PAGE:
Making Te Aro Park safer

The Te Aro Park - Assessing Harm report is the result of a collaboration between Wellington City Council Officers and the New Zealand Police.

Aerial view of Te Aro Park.

The number of incidents that have a negative impact on community safety or perceptions of safety occurring within Te Aro Park are comparatively higher than in other central city parks. 

The Te Aro Park - Assessing Harm report is the result of a collaboration between Wellington City Council Officers and the New Zealand Police over the course of 2019/2020 to identify and address safety concerns within Te Aro Park.

The report summarises actions taken to date and further outlines potential solutions for the remaining challenges that exist within the park. 

In order to improve safety within Te Aro Park, the report outlines options which have been categorised into projects for possible implementation over short, medium and long term, many of which are already underway.

Note on the Te Aro Park - Assessing Harm report

September 2020

This report was prepared by a joint working group of staff from Wellington City Council and New Zealand Police to examine safety in and around Te Aro Park. It was initially prepared for internal discussion purposes and has now been prepared for public release. 

Since the draft internal report was first submitted by the working group to Wellington City Council and New Zealand Police leadership, a number of recommended actions have been implemented, issues surrounding the park have gained considerable public attention, and work is continuing between Council, New Zealand Police and partners to implement improvements.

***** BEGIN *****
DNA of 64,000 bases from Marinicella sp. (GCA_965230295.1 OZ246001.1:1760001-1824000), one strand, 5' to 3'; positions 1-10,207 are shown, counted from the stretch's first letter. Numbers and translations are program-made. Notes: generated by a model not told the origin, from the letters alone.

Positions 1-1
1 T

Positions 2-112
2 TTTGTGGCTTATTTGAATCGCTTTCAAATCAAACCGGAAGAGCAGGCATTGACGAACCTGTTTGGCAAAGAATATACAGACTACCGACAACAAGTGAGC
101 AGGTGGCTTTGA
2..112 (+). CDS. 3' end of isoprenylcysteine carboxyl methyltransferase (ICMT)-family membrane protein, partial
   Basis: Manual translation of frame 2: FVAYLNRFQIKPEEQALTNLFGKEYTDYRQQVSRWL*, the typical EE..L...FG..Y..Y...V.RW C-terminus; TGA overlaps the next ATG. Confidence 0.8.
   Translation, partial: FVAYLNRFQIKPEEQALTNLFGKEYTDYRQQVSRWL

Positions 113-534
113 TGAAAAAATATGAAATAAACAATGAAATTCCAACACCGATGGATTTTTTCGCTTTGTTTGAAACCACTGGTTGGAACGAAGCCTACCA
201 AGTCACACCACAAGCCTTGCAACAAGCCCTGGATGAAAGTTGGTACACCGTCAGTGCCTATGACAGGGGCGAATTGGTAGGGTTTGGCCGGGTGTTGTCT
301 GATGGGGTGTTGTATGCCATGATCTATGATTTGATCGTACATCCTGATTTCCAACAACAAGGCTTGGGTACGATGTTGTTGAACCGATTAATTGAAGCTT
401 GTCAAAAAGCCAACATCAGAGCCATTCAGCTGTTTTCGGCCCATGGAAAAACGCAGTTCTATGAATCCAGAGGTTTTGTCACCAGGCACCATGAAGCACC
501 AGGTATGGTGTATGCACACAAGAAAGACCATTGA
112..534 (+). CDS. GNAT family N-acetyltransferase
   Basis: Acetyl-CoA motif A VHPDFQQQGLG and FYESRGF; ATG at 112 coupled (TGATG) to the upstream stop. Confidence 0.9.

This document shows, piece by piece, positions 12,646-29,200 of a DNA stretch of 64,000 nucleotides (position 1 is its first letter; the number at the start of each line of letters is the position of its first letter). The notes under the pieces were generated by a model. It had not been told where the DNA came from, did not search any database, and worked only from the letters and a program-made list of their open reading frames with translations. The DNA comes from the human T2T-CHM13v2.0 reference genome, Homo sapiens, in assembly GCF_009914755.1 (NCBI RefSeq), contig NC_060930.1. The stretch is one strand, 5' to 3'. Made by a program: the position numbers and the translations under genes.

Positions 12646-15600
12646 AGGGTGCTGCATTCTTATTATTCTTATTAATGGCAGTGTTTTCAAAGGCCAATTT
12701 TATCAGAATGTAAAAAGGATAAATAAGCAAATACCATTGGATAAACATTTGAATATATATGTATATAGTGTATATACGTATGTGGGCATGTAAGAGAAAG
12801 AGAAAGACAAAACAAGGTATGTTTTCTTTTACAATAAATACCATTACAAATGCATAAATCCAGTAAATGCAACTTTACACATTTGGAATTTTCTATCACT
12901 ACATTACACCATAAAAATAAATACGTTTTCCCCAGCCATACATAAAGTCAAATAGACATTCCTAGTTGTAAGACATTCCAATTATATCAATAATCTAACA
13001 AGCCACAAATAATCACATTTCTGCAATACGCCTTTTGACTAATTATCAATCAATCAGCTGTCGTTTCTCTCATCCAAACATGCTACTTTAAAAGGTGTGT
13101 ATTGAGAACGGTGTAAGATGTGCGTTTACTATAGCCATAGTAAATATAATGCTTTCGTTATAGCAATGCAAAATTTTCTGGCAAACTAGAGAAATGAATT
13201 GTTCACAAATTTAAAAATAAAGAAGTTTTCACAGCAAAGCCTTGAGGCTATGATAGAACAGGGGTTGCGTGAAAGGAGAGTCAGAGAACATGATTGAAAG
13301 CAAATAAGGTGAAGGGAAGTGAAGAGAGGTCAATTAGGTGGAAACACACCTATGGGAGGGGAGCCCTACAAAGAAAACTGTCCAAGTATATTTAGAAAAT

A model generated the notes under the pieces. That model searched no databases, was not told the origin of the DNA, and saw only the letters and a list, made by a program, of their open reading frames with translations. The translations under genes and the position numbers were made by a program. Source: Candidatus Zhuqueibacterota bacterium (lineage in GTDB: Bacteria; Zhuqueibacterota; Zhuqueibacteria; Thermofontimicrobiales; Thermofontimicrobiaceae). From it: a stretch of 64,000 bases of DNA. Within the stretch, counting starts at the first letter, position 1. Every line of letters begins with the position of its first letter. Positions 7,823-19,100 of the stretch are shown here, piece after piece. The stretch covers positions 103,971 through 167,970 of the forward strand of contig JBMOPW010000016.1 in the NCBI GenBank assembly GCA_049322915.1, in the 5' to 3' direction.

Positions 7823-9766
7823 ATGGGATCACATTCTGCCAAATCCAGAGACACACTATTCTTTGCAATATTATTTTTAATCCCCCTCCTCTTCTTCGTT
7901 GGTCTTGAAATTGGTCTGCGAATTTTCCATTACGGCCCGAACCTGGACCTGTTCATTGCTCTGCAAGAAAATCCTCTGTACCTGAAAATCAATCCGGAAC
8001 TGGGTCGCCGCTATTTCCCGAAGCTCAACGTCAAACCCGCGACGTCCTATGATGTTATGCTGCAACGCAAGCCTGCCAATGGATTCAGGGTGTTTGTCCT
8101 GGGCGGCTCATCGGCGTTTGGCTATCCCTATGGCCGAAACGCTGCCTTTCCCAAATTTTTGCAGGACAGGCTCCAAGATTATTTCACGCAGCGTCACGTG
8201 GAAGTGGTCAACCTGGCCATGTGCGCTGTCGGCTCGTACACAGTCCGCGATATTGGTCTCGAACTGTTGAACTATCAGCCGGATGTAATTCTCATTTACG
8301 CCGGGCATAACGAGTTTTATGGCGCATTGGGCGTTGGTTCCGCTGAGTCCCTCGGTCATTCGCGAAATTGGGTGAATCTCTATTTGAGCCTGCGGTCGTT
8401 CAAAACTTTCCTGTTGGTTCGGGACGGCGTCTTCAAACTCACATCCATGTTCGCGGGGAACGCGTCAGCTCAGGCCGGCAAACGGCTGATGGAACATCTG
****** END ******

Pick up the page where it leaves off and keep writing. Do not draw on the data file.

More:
Actions taken as at March, 2021

  • On 26 March 2021, we announced a public commitment to improve the design and location of the toilets has been made by Council, as part of our contribution to the Social Contract to work together to make the city safer. Read the full news story.
  • A public commitment has also been made to opening up a community base in an empty shop across from the Park to provide a presence for community partners, including social agencies, in the central city.
  • Over the past three months operation Mahi Ngatahi has seen a commitment to increase police foot patrols in the city. This included the deployment of the mobile police base to Te Aro Park. Council CCTV and police have been coordinating very effectively to respond to anti-social behaviour in the park.
  • Te Aro Park was the site for Ngā Toi o Te Aro - the first Kaupapa Māori stage held as a part of CubaDupa in March. Curated by Noel Woods (Te Āti Awa/Ngāti Porou/Ngāruahine), the park was transformed to showcase Māori artists, te reo and tikanga Māori - with 32 acts and 18 hours of programming across two days, the majority in te reo Māori.
  • A blessing was held in November 2020 and a calendar of community events was delivered through December by youth organisation Zeal. A mobile community hub hosts discussions at Swim Suit café and other nearby locations with local residents every Friday about activities happening in the Central City (check for the weekly location and activities ). A range of partners are working on ongoing activations in the park.
  • In February 2021, Inner Wilds, a projection show onto the Wellington Opera House was held as part of the What if the City was a Theatre festival, aimed at bringing the creativity from inside the building to the outside, and activating the precinct around the park.
  • The canopy has been removed and the toilet blocks have been painted. 
  • Businesses were engaged about their perceptions of safety in the park when the report was first prepared. Surrounding businesses are meeting monthly to discuss progress on improving the park and its surrounds - in collaboration with Council, the police and the community.
  • A large tree has been trimmed to improve sightlines for CCTV.
  • Lighting levels have been increased, additional lighting has been installed, and lighting in the area will improve significantly along as LED lighting is replacement is brought forward by Council as part of the Social Contract commitment. 
  • Bike racks located in the park have been painted.
  • Liquor ban signage has been installed.
  • An additional CCTV camera has been installed. 
  • Spark has agreed to remove the Wi-Fi phone booth.
  • Modifications have been made to the Manners Street bus shelter to encourage appropriate use of the area.
  • An additional cleaning regime has been implemented to the park and behind the Manners Street bus shelter.